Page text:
Friday, July 14, 2017

July 14: A Nation of Poor, Universal Healthcare, Pretty Criminal

While the British colonel set Lazzaro's broken arm and mixed plaster for the cast, the German major translated out loud passages from Howard W. Campbell, Jr.'s monograph.  Campbell had been a fairly well-known playwright at one time.  His opening line was this one:

America is the wealthiest nation on Earth, but its people are mainly poor, and poor Americans are urged to hate themselves.  To quote the American humorist Kin Hubbard, "It ain't no disgrace to be poor, but it might as well be."  It is in fact a crime for an American to be poor, even though America is a nation of poor.  Every other nation has folk traditions of men who were poor but extremely wise and virtuous, and therefore more estimable than anyone with power and gold.  No such tales are told by the American poor.  They mock themselves and glorify their betters.  The meanest eating or drinking establishment, owned by a man who is himself poor, is very likely to have a sign on its wall asking this cruel question:  "If you're so smart, why ain't you rich?"  There will also be an American flag no larger than a child's hand--glued to a lollipop stick and flying from the cash register.

The above passage is Nazi propaganda, written by a former American who was an official in the German Ministry of Propaganda.  The sad part is that it's true.  Poor Americans are taught to hate themselves because they're poor, and the rich and powerful are their "betters."  That's why we have a pack of millionaires in Congress who are attempting to take away health care from poor people.  Because those millionaires can, and because the poor aren't rioting in the streets, demanding health care and a living wage.  The poor have been taught to accept their poverty as something that can't be changed.

In every other developed country in the world, when a person gets a serious illness, he or she doesn't worry about how to pay doctor or hospital bills.  That person's only concern is getting better, and that's the focus of the health care providers, as well.  I've worked in the American health care system for close to 20 years, and I have seen people decide against necessary treatment because of the cost.  People will choose death over expensive treatment, because they don't want to lose their houses or leave their family with incredible debt.  There is something criminal about that.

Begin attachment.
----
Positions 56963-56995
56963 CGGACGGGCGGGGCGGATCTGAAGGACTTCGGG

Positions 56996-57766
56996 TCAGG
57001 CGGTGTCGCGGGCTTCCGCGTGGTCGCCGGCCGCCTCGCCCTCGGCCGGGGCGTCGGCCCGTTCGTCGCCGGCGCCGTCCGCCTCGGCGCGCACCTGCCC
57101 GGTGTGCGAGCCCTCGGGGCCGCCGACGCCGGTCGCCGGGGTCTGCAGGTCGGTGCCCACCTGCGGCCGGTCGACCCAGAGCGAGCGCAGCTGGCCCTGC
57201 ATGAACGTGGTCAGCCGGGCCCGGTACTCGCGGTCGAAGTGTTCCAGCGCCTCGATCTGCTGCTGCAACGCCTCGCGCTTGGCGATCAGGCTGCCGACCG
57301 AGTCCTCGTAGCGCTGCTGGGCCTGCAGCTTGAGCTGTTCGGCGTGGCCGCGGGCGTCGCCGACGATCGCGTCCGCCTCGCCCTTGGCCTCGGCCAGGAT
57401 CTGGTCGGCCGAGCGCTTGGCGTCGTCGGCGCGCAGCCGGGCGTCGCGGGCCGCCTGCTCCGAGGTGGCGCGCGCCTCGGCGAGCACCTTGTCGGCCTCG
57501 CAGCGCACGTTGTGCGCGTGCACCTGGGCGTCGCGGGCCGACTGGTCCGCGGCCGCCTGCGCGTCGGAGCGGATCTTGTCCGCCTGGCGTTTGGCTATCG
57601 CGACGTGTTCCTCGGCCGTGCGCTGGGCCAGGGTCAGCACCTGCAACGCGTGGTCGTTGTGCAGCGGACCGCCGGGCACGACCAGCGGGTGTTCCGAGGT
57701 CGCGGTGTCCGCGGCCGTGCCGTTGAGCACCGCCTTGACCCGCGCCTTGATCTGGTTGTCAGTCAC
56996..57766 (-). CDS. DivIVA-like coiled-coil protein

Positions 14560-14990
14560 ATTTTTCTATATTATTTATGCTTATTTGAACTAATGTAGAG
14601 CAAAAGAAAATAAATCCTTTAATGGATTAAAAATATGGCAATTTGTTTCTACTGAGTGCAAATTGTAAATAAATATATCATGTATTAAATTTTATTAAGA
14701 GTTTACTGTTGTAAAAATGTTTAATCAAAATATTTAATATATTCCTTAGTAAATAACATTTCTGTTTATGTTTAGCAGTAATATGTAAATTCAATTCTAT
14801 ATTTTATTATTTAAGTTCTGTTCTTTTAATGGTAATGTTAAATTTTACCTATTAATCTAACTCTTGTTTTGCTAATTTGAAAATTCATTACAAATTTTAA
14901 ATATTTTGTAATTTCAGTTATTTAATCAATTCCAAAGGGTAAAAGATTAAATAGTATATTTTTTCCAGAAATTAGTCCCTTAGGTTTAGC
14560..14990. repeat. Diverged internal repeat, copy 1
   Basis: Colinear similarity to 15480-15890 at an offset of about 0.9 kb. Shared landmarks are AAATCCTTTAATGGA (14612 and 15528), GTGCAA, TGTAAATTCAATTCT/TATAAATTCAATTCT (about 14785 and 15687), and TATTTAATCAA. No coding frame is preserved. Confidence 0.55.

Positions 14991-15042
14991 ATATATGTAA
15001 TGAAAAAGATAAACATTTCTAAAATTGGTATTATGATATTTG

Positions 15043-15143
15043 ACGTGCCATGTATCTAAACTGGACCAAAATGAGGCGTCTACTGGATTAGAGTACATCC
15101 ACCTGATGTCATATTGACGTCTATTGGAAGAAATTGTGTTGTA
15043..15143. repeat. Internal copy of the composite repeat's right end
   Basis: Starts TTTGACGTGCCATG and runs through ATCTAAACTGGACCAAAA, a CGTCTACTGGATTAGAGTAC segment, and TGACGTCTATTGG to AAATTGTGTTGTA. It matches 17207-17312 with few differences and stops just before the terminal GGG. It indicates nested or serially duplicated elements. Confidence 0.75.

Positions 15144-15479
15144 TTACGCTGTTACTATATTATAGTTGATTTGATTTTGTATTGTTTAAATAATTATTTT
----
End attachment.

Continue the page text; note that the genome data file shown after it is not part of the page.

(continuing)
Yes, as you can tell, this passage has made me step up on my soapbox.  A little one.  I'm just tired of seeing and hearing rich people tell me that I should be happy because I have to work two jobs to almost support my family.  I'm tired of teaching college students who are going to graduate with debt that rivals that of small third world nations.  And I'm tired of telling patients who are sick that they have a ten thousand dollar outstanding balance.  That all sounds pretty criminal to me, too.

Americans are pretty dumb, though.  They think they can't do anything to change these situations.  They're afraid of rich politicians when rich politicians should be afraid of them.  Maybe it's time to take to the streets like they do in nations like France.  Time to demand our rights to universal healthcare, free education, and decent salaries for everyone.  Those things aren't privileges reserved for the wealthy.  They belong to everybody.

Saint Marty is thankful today for the Constitution, which guarantees me the freedom of speech.  Perhaps the President of the United States should actually READ that document, not that he would understand it.

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